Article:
Under the direction of Kenny Leon, American Son brings us a powerful story that leaves no stone unturned as it pertains to an upper-class interracial couple living in Coral Gables, Miami, as time passes and tension builds in a police station as they wait to hear news about the whereabouts of their missing teenage son.
Kendra (Kerry Washington) and Scott (Steven Pasquale), though married, have not seen each other for a while. This fateful night not only places a lens on implicit bias, white privilege, the dynamics of power, wealthy Blacks and the “illusion of safety,” and the experience of wealthy Black boys at predominantly white institutions, but it also depicts a smart, beautiful interracial couple who genuinely love one another and just can’t seem to take the pressure of the presumptions placed on them by society and racial constructs.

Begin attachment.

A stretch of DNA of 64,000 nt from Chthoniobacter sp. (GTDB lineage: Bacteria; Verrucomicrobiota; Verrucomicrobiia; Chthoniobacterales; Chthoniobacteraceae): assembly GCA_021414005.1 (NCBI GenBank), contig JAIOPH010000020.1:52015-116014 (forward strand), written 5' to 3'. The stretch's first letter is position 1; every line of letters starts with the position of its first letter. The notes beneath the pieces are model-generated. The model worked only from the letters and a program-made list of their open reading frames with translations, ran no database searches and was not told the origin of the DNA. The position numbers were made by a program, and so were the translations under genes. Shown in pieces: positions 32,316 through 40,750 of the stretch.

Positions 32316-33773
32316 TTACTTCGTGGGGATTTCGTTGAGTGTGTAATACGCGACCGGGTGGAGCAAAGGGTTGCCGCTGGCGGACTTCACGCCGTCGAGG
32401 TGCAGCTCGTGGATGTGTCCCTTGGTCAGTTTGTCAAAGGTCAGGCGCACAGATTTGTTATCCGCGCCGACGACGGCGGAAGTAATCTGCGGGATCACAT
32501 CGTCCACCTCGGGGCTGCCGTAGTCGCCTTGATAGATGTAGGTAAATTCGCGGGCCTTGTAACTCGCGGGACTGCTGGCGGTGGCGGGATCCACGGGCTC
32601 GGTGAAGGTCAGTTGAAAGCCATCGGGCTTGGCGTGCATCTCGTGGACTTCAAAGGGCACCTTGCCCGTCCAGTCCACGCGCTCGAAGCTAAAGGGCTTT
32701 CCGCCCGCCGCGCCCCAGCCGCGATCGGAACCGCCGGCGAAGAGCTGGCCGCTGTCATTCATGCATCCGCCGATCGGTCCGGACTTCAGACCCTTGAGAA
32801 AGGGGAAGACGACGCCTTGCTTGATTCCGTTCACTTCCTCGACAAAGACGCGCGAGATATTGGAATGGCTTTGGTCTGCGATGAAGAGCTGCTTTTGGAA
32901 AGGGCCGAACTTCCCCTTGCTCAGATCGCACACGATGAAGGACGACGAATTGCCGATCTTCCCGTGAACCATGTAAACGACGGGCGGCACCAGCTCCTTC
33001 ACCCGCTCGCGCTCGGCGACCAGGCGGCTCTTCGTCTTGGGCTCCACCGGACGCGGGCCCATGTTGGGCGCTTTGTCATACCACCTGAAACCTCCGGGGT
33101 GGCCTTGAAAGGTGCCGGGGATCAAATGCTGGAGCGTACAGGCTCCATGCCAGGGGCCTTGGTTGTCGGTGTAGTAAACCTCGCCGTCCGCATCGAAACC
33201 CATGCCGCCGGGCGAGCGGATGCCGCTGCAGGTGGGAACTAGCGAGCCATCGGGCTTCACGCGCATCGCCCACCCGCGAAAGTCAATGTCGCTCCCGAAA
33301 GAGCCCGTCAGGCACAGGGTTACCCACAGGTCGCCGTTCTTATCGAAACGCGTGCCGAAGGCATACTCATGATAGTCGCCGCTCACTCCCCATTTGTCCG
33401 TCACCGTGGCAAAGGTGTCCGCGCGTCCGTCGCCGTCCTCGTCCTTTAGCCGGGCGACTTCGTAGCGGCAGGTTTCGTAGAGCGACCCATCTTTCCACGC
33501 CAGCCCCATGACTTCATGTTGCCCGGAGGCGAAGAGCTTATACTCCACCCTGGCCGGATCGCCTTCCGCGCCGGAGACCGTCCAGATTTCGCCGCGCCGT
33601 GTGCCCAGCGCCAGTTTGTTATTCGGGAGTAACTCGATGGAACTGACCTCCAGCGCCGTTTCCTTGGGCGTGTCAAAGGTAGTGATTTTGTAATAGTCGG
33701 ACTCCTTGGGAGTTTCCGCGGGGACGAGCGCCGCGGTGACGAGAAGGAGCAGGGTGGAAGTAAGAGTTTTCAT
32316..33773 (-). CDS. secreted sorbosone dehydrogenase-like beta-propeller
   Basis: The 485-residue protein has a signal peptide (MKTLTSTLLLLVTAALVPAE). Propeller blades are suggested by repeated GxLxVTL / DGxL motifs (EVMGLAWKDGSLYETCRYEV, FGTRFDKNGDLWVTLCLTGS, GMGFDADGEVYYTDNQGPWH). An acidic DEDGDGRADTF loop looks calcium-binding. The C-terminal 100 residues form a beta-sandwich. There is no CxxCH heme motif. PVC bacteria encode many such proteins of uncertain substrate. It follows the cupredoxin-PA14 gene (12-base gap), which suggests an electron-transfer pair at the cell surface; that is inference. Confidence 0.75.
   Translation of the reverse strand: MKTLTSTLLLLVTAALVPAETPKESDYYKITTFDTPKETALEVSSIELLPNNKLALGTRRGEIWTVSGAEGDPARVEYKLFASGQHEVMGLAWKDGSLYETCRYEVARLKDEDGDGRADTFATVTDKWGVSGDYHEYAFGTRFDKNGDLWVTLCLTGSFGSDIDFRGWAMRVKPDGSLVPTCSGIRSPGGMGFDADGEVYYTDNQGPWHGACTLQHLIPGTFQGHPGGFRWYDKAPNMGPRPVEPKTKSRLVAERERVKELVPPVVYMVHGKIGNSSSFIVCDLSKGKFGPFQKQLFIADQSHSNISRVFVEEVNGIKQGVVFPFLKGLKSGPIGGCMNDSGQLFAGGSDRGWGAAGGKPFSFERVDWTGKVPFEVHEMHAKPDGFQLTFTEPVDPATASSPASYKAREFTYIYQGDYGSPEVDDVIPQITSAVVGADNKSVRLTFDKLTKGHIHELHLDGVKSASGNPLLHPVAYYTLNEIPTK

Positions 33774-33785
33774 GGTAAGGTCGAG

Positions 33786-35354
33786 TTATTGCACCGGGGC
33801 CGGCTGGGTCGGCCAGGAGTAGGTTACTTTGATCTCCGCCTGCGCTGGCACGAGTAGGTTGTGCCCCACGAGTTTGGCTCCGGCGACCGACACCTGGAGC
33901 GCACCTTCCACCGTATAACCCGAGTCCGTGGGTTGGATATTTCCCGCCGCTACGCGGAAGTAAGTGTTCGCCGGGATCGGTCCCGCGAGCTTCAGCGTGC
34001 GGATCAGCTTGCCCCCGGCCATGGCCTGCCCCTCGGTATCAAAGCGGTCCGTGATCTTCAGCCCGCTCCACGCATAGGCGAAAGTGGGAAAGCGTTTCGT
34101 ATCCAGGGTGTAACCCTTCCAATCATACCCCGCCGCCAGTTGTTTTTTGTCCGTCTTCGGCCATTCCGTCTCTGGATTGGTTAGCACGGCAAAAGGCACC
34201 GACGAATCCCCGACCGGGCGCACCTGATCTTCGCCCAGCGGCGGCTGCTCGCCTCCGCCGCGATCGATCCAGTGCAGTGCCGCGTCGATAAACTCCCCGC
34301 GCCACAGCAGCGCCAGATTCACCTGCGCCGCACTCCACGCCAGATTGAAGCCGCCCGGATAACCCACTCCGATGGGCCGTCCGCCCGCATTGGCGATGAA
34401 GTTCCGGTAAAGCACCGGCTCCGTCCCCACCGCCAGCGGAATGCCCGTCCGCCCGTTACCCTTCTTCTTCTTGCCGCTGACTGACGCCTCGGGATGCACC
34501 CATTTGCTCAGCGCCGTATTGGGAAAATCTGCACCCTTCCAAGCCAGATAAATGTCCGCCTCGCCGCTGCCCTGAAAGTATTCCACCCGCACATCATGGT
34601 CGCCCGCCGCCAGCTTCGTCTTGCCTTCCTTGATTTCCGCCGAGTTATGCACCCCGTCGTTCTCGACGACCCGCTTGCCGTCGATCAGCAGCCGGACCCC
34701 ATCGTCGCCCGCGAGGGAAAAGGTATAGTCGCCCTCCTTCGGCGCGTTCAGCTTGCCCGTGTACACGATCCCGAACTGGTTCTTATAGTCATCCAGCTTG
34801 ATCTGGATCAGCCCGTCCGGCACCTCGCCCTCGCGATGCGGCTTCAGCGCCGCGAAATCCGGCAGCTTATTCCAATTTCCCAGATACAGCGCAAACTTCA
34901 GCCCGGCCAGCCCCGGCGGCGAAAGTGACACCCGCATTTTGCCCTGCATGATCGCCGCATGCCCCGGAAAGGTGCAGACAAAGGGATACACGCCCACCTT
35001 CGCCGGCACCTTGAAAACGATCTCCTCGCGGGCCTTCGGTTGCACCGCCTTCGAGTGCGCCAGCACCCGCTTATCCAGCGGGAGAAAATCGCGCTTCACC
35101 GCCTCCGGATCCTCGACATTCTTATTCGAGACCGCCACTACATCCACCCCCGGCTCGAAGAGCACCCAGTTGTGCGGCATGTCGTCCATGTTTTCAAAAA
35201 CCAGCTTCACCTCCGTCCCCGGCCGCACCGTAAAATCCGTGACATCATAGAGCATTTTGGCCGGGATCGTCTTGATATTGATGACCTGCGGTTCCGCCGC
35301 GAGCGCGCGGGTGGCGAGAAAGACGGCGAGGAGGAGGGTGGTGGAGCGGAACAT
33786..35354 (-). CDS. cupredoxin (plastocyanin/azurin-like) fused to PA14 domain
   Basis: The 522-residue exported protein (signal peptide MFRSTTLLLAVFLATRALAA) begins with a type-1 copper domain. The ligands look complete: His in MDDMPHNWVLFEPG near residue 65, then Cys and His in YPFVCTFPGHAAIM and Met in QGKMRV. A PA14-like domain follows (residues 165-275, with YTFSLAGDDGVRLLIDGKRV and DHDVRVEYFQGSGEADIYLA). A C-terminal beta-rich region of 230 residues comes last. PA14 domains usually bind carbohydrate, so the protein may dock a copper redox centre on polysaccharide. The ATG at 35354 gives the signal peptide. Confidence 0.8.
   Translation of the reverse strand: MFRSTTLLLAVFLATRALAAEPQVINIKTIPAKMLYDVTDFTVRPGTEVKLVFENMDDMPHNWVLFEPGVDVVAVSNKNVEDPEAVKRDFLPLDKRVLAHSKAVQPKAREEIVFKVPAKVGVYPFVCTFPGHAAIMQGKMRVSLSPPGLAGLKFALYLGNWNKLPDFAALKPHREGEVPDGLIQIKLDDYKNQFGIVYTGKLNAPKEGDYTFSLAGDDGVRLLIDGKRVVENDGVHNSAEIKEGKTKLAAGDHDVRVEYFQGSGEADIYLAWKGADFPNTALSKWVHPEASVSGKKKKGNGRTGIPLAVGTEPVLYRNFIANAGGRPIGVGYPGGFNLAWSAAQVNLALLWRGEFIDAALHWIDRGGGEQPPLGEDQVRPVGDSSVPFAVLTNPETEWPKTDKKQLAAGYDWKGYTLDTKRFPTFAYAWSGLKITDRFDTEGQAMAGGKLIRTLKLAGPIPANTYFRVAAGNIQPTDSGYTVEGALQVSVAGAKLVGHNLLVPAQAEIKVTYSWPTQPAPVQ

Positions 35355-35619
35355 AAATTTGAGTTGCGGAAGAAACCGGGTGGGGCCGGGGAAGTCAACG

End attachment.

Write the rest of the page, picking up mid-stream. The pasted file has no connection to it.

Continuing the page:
5. Being Wealthy and Privileged Does Not Make You Exempt from Being Black in America
In American Son, Kendra has a PhD in psychology and she teaches at a university. She prides herself on quipping that her son has a “prestigious internship” and that he is only one of three non-white kids at an exclusive, predominantly white private school. She has enough trappings and social etiquette to code-switch when needed and can pontificate with the best of the best. Yet, implicit racial bias rears its ugly head in the way that a young white rookie cop (Jeremy Jordan) patronizes her and withholds information from her. Lacking cultural and professional discretion, the young cop projects misguided perceptions onto Kendra about the traits of her son when questioning her about him. From Kendra’s perspective, the young cop’s questions are preposterous. It’s evident that in her adult years she has lived a life removed from the ’hood, yet the way in which the cop talks to her in comparison to her estranged white husband is noticeable.